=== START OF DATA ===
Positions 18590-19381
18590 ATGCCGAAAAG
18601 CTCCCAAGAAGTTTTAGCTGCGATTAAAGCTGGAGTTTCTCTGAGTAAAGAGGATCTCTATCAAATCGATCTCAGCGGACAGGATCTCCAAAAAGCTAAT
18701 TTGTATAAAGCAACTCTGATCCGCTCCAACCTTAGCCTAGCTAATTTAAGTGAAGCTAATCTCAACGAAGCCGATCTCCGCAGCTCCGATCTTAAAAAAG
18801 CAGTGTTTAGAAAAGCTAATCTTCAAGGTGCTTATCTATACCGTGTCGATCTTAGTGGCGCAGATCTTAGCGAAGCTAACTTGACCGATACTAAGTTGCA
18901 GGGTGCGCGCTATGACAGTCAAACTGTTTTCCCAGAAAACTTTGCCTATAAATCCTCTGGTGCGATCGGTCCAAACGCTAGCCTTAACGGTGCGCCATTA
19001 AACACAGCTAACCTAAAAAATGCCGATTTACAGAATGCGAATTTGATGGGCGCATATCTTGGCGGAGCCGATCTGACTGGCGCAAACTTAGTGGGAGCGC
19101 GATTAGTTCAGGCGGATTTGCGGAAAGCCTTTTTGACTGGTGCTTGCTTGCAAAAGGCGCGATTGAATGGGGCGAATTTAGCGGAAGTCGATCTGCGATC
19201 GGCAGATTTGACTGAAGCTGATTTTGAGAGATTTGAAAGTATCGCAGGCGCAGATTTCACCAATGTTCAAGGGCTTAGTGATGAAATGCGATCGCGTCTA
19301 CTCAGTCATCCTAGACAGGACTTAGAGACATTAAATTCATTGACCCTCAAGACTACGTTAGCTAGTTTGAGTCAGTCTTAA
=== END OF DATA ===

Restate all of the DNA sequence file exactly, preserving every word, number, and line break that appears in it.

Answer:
Positions 18590-19381
18590 ATGCCGAAAAG
18601 CTCCCAAGAAGTTTTAGCTGCGATTAAAGCTGGAGTTTCTCTGAGTAAAGAGGATCTCTATCAAATCGATCTCAGCGGACAGGATCTCCAAAAAGCTAAT
18701 TTGTATAAAGCAACTCTGATCCGCTCCAACCTTAGCCTAGCTAATTTAAGTGAAGCTAATCTCAACGAAGCCGATCTCCGCAGCTCCGATCTTAAAAAAG
18801 CAGTGTTTAGAAAAGCTAATCTTCAAGGTGCTTATCTATACCGTGTCGATCTTAGTGGCGCAGATCTTAGCGAAGCTAACTTGACCGATACTAAGTTGCA
18901 GGGTGCGCGCTATGACAGTCAAACTGTTTTCCCAGAAAACTTTGCCTATAAATCCTCTGGTGCGATCGGTCCAAACGCTAGCCTTAACGGTGCGCCATTA
19001 AACACAGCTAACCTAAAAAATGCCGATTTACAGAATGCGAATTTGATGGGCGCATATCTTGGCGGAGCCGATCTGACTGGCGCAAACTTAGTGGGAGCGC
19101 GATTAGTTCAGGCGGATTTGCGGAAAGCCTTTTTGACTGGTGCTTGCTTGCAAAAGGCGCGATTGAATGGGGCGAATTTAGCGGAAGTCGATCTGCGATC
19201 GGCAGATTTGACTGAAGCTGATTTTGAGAGATTTGAAAGTATCGCAGGCGCAGATTTCACCAATGTTCAAGGGCTTAGTGATGAAATGCGATCGCGTCTA
19301 CTCAGTCATCCTAGACAGGACTTAGAGACATTAAATTCATTGACCCTCAAGACTACGTTAGCTAGTTTGAGTCAGTCTTAA